The story behind Pickwick Mill

The Pickwick Mill in Pickwick, Minnesota, started in 1856 by Thomas Grant and Wilson Davis. 

The building started as a sawmill but was later converted to produce flour. It is the oldest flour mill found in Southeast Minnesota. 

The mill was a water-powered gristmill on Big Trout Creek. 

In 1917 the roof was damaged by a cyclone. When it was repaired they put a flat roof on instead of the gable roof. 

When the historical society took it over they returned the roof to the gable roof it originally had. 

The mill has several flights of stairs each with the names of people who have worked there.

Now the mill is still intact but is no longer used to make flour. It stands as a historic site and museum.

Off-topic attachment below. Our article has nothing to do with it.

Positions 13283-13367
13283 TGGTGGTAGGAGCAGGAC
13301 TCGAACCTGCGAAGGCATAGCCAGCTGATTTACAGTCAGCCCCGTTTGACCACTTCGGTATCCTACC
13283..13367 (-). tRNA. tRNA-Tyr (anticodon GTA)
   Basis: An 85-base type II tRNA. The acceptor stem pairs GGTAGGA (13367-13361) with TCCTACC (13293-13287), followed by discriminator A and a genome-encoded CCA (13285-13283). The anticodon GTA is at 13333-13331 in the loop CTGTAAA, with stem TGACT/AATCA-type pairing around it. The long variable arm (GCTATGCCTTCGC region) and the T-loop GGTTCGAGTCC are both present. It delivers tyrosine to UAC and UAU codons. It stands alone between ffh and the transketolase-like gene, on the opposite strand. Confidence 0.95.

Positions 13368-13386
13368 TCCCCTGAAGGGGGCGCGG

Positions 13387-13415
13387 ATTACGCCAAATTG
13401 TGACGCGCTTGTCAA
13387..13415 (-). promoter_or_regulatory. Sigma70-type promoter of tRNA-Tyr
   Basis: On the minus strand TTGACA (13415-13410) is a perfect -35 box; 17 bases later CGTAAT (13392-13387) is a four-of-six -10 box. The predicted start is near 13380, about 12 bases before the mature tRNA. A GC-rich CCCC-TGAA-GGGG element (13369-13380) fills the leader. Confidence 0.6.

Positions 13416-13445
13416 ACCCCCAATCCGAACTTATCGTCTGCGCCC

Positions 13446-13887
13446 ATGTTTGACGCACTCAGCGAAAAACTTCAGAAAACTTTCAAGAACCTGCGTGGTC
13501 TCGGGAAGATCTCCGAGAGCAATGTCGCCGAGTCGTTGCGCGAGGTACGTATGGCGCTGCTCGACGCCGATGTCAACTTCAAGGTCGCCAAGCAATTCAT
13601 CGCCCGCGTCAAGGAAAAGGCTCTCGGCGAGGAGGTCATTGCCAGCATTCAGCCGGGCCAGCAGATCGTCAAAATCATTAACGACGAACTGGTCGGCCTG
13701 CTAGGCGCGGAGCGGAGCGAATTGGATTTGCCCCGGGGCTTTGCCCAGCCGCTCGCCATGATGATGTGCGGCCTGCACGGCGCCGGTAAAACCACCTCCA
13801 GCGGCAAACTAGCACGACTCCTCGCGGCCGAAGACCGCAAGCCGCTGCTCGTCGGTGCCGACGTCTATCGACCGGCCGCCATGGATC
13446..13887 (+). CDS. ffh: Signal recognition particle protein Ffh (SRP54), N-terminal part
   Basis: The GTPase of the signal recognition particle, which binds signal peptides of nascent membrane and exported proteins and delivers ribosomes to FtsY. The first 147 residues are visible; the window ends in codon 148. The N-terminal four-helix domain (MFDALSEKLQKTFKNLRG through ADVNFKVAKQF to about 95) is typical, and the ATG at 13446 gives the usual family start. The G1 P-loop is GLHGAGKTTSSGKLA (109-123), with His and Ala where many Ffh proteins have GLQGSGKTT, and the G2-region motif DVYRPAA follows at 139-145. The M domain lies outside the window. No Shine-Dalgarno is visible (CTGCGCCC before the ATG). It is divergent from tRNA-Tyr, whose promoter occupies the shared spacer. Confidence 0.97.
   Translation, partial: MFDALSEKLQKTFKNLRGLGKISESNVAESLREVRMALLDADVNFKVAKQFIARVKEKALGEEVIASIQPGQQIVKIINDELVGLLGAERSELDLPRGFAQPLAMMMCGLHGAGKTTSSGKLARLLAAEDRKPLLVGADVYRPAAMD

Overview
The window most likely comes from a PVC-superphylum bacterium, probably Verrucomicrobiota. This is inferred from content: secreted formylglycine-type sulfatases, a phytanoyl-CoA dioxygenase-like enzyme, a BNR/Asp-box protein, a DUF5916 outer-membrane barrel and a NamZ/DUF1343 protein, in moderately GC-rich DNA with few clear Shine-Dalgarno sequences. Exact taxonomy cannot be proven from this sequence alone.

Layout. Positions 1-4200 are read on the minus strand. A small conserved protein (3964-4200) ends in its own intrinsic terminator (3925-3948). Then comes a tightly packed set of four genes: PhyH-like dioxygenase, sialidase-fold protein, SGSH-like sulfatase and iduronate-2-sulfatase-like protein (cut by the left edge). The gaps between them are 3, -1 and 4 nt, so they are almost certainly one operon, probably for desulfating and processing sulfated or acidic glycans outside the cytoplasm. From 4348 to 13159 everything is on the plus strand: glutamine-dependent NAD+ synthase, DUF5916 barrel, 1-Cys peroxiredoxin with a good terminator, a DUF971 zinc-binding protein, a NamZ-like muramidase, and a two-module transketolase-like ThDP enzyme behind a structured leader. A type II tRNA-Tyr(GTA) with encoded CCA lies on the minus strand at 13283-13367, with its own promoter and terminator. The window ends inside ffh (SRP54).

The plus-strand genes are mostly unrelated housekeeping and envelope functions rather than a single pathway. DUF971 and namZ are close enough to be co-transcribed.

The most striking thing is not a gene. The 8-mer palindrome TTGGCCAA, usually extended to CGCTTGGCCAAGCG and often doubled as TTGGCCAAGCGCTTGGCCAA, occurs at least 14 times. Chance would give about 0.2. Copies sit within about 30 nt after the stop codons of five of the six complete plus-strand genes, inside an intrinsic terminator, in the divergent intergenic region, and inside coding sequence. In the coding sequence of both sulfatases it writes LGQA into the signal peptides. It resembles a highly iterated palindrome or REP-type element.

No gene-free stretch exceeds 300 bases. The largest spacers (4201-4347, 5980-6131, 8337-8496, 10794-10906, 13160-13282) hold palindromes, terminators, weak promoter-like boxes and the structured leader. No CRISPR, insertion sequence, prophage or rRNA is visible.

George Johnson, of Rushford, Minnesota, visited the mill on Saturday, Oct. 5. He said he thought it was a beautiful historic place. 

Jeff Wershofen started working at the mill as a child because it was where there was adult supervision. 

Throughout the mill, there are flour bags hung. On the top floor of the mill, they have many strung together with other artifacts.

Wershofen described his experience at the mill as part of a perfect childhood. 

To find out more about Pickwick Mill and Wershofen’s experiences watch the following video.

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